Bob Contant, one of the owners of the embattled and indebted bookseller, told DNAinfo New York Wednesday that an auction scheduled for Feb. 10 had been postponed to Feb. 17. At the time, he said proceeds would be directed to Baker & Taylor, a major book distributor the bookstore owes about $15,000.
Last year, Baker & Taylor successfully sued St. Mark’s for unpaid bills, as reported by Bedford + Bowery, which Contant said accumulated as the shop ran into financial difficulties.
But Contant said that late on Thursday, Baker & Taylor expressed a desire to settle the matter through other means.
That was confirmed by David K. Cully, an executive with the distributor, who wrote in an email that the company "is not pursing a marshal’s sale at this time."
"From the outset, Baker & Taylor has worked very hard to find a reasonable — and mutually agreeable — solution to this matter," Cully wrote. "Baker & Taylor would like nothing better than for St. Mark’s to remain in business and work out solutions to its problems."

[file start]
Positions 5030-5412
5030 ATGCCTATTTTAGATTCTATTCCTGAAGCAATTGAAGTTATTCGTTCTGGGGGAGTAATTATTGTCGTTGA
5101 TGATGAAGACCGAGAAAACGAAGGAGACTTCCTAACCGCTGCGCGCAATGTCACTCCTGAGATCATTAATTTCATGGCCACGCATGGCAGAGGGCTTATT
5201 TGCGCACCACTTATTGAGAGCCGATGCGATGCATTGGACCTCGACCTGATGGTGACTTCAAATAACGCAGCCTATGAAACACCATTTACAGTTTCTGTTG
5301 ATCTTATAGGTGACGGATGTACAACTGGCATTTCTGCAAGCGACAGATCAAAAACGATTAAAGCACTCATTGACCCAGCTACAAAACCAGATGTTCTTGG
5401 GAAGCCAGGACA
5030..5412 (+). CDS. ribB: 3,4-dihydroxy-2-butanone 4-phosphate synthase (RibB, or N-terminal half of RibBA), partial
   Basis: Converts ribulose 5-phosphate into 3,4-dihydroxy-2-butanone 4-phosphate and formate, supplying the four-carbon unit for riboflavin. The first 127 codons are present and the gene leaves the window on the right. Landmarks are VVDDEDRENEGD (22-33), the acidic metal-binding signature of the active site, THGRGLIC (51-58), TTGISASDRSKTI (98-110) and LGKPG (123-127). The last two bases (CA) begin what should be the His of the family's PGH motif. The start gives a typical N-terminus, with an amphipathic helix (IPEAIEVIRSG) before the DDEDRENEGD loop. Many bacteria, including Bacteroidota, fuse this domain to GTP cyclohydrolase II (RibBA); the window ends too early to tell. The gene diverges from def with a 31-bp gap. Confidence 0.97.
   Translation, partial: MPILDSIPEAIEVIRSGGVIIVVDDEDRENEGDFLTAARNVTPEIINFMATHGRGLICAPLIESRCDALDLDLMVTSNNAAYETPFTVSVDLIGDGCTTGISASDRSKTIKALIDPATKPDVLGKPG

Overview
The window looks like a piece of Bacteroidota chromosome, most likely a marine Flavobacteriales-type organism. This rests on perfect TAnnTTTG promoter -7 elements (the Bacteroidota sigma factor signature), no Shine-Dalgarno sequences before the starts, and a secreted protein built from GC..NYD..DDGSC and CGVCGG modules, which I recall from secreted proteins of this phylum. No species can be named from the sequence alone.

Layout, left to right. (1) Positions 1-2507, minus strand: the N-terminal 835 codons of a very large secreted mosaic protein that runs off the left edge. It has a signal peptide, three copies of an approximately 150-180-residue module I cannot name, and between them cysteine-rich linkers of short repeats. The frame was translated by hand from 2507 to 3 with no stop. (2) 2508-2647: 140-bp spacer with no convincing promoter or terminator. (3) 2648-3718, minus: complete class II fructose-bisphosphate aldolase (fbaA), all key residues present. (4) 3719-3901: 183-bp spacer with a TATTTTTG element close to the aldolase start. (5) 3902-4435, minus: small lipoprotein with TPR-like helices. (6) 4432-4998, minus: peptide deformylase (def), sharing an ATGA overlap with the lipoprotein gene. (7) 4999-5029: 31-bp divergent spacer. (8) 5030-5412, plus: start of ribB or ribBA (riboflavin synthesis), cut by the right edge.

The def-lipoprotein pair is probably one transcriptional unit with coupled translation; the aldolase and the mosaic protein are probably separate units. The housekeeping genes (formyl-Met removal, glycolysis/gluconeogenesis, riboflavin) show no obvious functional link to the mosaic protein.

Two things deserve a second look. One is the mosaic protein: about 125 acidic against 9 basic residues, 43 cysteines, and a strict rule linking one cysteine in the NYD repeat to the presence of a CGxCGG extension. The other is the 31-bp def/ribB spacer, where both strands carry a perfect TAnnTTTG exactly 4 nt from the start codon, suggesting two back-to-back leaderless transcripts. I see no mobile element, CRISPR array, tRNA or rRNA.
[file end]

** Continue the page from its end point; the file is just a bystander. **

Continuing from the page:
St. Mark's half-price, cash-only sale continued Thursday, though the store's opening was delayed due to a problem with its computer system.
Despite Thursday's developments, the financial challenges facing St. Mark’s run deeper than those connected to the distributor. The bookshop still owes the city about $68,000 in back rent, and was recently slapped by the state with a $34,400 tax lien, as reported by Bedford + Bowery.
Contant said he hopes to work out an acceptable tax payment plan with the state. Regarding his rent bill, the owner confirmed that local real estate investor Charles Fitzgerald has expressed interest in taking over St. Mark's lease, a possibility reported by The Awl.
That scenario could involve Fitzgerald starting a new bookstore in St. Mark's footprint, or allowing the company to remain as his tenant under more favorable rent terms.
But Contant said he also needs a financial backer willing to rebuild his inventory, which has been further emptied during the store's ongoing sale.
"We're just depleted completely," he said. "The only way the bookstore is going to survive is by being fully stocked."
Despite St. Mark's ongoing challenges, Contant said the sale's success has shown that "there's a serious audience for books," a reason why the store's closure would represent "a cultural loss to the East Village, to New York City and to the world of books."
Editor's Note: A previous version of this story indicated that a Marshals Auction was set for Feb. 17. The story has been updated to reflect the auction was put on hold for the moment.